The next big star in professional wrestling was a Greek-born good-looking strongman named Jim Londos. He would be one of the stars to bridge the era where “shoot” matches—legitimate contests—began to disappear, and performers like Londos began to dominate the scene. He remained the business’s biggest draw during the golden era of sport in this country, in the days of Babe Ruth, Jack Dempsey, and Bobby Jones. Londos was the first NWA heavyweight champion.
As football began to emerge as a popular sport, there were a number of professional players, who crossed over and wrestled, the best known being Hall of Famer Bronco Nagurski, whom Londos met in the ring. The other big star during from the 1920s and 1930s was Londos’s nemesis, Ed “Strangler” Lewis, who worked for midwestern promoters and often defeated Londos, who represented the eastern promoters. Lewis, one of wrestling’s biggest draws, had a public feud with Dempsey, demanding a match against the boxing champion. It never happened, but Dempsey did once referee a match at Chicago’s Wrigley Field between Lewis, whose use of the headlock was so effective and controversial that the New York State Assembly tried to ban it, and Londos.
Former Dartmouth football star Gus Sonnenberg defeated Lewis for the world heavyweight championship in 1932, and Sonnenberg’s style—he was known for the flying tackle—is believed to have started the trend toward more acrobatic showmanship and less use of strength and pure wrestling. Five years later, a young wrestler named Lou Thesz—whom Lewis would later train and manage—won the first of seven world heavyweight championships. Thesz, a well-known catch wrestler, or hooker, would go on to wrestle until 1990.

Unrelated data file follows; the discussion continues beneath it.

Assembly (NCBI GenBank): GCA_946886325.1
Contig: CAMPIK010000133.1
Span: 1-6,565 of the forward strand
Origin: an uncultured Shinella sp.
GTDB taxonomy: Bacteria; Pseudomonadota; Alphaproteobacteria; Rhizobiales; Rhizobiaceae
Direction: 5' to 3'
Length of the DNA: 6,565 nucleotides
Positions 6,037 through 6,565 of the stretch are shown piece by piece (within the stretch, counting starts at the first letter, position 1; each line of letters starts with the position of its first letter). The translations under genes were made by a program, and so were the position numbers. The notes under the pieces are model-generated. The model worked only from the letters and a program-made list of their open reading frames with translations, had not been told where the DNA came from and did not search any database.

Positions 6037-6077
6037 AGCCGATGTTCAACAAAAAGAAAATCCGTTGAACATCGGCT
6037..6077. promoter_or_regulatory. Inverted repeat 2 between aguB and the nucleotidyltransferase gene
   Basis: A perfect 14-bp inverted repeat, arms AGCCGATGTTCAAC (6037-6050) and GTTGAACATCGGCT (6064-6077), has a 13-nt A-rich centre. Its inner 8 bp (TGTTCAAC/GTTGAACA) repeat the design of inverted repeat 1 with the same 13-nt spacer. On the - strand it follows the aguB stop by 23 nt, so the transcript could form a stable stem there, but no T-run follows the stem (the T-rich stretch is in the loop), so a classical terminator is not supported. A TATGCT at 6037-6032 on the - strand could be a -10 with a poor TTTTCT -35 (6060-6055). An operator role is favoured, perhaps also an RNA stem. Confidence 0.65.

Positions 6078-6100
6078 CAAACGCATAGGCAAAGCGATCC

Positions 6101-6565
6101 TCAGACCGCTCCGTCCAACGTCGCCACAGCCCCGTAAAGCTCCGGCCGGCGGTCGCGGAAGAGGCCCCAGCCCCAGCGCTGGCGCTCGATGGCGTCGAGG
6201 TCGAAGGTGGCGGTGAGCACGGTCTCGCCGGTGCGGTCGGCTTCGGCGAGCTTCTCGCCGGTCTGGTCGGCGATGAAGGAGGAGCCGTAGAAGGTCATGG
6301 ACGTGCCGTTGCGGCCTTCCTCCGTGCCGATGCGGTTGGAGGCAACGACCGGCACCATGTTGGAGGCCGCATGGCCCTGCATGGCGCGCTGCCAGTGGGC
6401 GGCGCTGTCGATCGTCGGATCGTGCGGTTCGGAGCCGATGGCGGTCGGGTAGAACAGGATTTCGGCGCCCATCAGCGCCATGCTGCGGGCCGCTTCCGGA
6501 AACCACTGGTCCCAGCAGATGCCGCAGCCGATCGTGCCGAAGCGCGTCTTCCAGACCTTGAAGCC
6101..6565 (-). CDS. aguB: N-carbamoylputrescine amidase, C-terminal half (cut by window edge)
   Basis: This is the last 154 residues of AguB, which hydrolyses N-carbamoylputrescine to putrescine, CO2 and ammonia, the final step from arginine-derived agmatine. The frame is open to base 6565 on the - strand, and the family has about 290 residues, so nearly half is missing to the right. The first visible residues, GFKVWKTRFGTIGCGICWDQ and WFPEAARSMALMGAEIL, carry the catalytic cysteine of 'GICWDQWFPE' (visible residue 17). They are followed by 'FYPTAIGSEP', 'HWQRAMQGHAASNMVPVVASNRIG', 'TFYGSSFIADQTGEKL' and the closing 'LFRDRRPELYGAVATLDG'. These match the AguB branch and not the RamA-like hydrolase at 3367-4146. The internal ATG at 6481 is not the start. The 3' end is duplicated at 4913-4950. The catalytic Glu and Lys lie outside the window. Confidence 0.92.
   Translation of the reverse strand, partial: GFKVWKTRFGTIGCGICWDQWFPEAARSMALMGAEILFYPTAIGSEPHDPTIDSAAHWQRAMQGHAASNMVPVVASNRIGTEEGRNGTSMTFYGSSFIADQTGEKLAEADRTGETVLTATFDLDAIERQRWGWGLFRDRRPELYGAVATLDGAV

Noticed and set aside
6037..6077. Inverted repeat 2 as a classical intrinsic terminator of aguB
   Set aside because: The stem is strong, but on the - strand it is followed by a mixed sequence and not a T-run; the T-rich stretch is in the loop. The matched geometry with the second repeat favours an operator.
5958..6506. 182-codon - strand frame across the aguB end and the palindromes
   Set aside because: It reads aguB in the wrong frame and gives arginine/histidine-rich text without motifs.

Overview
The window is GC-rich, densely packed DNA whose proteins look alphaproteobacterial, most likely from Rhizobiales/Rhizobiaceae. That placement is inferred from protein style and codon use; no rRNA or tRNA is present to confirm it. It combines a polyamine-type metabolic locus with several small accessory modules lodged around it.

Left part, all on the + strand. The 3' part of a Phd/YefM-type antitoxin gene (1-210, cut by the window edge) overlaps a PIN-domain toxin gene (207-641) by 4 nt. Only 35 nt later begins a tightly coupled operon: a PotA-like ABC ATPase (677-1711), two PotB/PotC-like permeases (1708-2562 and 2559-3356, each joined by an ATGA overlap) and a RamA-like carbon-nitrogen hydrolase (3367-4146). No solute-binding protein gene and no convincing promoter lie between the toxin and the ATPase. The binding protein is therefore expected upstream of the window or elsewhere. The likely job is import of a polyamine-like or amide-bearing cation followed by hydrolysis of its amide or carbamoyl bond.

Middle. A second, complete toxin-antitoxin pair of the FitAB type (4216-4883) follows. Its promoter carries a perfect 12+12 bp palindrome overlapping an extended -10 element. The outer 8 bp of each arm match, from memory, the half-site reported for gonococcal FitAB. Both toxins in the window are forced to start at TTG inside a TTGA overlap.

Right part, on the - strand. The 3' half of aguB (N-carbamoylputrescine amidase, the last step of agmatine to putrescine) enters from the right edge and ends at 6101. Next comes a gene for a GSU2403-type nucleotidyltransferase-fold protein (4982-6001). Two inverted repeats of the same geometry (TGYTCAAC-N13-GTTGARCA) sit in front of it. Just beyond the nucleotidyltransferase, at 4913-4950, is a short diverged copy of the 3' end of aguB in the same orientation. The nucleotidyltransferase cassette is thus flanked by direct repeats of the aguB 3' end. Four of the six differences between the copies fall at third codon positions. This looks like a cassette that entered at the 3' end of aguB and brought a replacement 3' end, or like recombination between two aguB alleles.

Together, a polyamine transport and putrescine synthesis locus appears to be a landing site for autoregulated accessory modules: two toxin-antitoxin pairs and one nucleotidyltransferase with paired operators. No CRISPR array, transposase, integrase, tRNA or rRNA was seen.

While all this was going on inside the ring, there was a man named Jess McMahon who was promoting a number of sporting events, including boxing at Madison Square Garden, and, among other ventures with his brother Ed, also owned several Negro League baseball teams, including the famous Lincoln Giants in New York. He would eventually branch out into promoting wrestling, and that part of the business would be nurtured by his son, Vincent Jess McMahon, who would eventually change the business and become one of the most influential promoters in the history of professional wrestling. At the same time, another wrestling promotion in North Carolina began to take shape—Jim Crockett Promotions. Other promotions popped up across the country, and eventually the most powerful ones divided the United States up into regions to conduct the business of wrestling, under the auspices of the National Wrestling Alliance (NWA), a group of independent professional wrestling promotions formed in 1948 under the direction of St. Louis promoter Sam Muchnick.
Another promoter who emerged as a force in New York was Toots Mondt, who would join forces with a young Vincent Jess McMahon to establish the dominant wrestling promotion in the northeastern United States, called Capitol Sports, in 1948, and would also join with the NWA that same pivotal year in the business.